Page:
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Organizers Fear Georgia Won’t Be the Apple of Dems Eye in 2024

  • President Biden’s 2020 victory in Georgia was one of the biggest Democratic breakthroughs that year.
  • With effective on-the-ground organizing, Biden flipped a state that had long backed GOP WH nominees.
  • But organizers told The New York Times they’re concerned Georgia isn’t at the top of the party’s 2024 list.

In 2020, Georgia was the the cherry on top for the Biden campaign.

Despite its fast-growing population, the Deep South state continued to retain its conservative edge throughout the 2000s and 2010s, with Democrats sometimes locked in competitive contests with the GOP but more often than not losing statewide by sizable margins.

So when Democrats received encouraging signs that Joe Biden could win Georgia ahead of the 2020 election, the former vice president traveled to the state, with the then-nominee stumping for support in Atlanta and traveling to the late President Franklin D. Roosevelt’s onetime retreat in rural Warm Springs to give a major address.

Biden’s victory in Georgia, where he bested then-President Donald Trump by nearly 12,000 votes out of roughly 5 million ballots cast, was a major triumph for Democrats, who view the state as a critical part of their future electoral coalition.

Democratic Senate victories by Jon Ossoff in 2021 and Raphael Warnock in both 2021 and 2022 reaffirmed Georgia as a place where the party could succeed if they had the right candidates and adequate finances to compete in the state.

But liberal-leaning organizers in Georgia are increasingly concerned that nearly four years after Biden’s breakthrough, Democratic-affiliated groups and organizations aren’t prioritizing the state as they fundraise and plot electoral strategies for 2024, according to The New York Times.

Political funding from Democratic-affiliated organizations was once so plentiful in 2020 and 2021 that state groups were awash in cash in their push to break the GOP’s stranglehold over Georgia politics.

But organizers are now dealing with some coolness toward Biden from demographics that the president will need to win the state again; it’s an issue that’ll force the groups to utilize additional resources to reach those disenchanted individuals, per The Times.

The concern comes just as organizers will soon begin their voter engagement and mobilization work for the 2024 election, which is now less than a year away.


Biden’s victory Georgia was driven by his strength in Atlanta and its close-in suburbs.

Prince Williams/Wireimage

Cliff Albright, a cofounder and executive director of the Black Voters Matter Fund, told The Times that early signs appeared to show Georgia’s importance in the upcoming election could be slipping in the eyes of some Democratic-leaning groups and donors.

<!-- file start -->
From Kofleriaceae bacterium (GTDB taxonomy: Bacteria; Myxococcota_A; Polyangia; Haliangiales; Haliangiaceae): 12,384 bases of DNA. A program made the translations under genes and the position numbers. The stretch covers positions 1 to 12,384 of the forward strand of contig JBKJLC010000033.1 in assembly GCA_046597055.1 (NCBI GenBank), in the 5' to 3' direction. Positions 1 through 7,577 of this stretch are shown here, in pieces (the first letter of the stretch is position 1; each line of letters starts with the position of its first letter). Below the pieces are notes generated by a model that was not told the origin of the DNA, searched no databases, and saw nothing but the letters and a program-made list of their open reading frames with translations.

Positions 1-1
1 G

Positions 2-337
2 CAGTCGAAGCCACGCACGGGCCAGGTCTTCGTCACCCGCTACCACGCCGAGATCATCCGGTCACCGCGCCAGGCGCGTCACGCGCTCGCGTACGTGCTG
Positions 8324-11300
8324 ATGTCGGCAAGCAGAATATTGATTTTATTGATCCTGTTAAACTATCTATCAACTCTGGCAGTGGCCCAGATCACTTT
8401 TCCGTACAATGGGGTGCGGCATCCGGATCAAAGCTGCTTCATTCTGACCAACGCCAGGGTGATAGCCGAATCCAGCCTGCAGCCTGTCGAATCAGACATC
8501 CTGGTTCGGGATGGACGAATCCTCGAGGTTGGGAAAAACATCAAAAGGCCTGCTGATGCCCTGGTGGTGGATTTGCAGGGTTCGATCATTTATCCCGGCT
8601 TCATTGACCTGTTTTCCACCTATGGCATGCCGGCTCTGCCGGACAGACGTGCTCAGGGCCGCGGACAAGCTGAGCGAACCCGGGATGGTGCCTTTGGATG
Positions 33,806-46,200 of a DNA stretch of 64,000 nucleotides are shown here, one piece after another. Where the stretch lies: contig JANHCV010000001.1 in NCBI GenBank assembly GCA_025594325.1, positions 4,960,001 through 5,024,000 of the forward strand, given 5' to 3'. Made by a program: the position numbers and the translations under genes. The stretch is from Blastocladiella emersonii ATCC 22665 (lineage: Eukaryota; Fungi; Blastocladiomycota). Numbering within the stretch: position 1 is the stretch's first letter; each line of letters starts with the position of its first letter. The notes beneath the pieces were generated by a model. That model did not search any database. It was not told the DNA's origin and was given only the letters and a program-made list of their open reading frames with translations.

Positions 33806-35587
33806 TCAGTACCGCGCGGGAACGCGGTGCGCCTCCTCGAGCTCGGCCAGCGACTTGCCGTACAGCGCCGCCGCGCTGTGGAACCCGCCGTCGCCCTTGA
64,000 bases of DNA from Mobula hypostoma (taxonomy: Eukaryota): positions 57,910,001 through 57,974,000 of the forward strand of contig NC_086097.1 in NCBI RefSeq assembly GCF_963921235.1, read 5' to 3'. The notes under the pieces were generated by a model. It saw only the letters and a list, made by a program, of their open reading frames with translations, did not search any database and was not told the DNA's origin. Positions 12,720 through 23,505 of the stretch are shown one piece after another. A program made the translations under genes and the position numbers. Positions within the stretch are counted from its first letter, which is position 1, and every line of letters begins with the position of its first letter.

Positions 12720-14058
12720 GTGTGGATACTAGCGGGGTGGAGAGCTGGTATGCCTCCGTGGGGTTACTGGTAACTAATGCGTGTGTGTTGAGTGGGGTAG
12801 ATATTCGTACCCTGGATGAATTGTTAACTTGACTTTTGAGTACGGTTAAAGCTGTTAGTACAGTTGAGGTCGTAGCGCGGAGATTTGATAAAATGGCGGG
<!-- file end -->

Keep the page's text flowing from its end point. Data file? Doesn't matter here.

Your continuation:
“What we’re hearing is, it’s not, like, first tier,” he said. “So that’s a little disappointing but we don’t know exactly yet what that means. But some early indications are that it’s not going to get top-level prioritization.”

The Biden campaign has long maintained that Georgia, with its vote-rich metropolitan Atlanta population and its large share of Black voters, is a key part of their electoral calculus. And they have the sort of expertise to back it up: Quentin Fulks, the Biden campaign’s principal deputy campaign manager, also managed Warnock’s successful reelection bid last year.

But with no Senate or gubernatorial election driving statewide turnout in 2024, organizers are mapping out the task they’ll face as they look to reelect Biden in a state that he won narrowly in 2020, while he also contends with middling reelect numbers in Georgia as shown in the most recent New York Times/Siena survey.

In a matchup with Trump in the Peach State, Biden trailed the former president 43%-49% among registered voters, while also trailing former UN ambassador Nikki Haley 40%-43% and entering into a 43%-43% tie with Florida Gov. Ron DeSantis.

The Times spoke with numerous organizers and political strategists in Georgia, who said that while a reduction in spending is normal in years without major contests, a focus on the upcoming presidential election and the resources that’ll be needed is to be expected.

“It’s no secret across the ecosystem that fund-raising has been a challenge in 2023 going into 2024,” Democratic strategist Jonae Wartel told the newspaper. “I don’t think that, in this moment, the resourcing is where it needs to be but I really think it’s about engaging and appealing to the donor community to really make early investments.”

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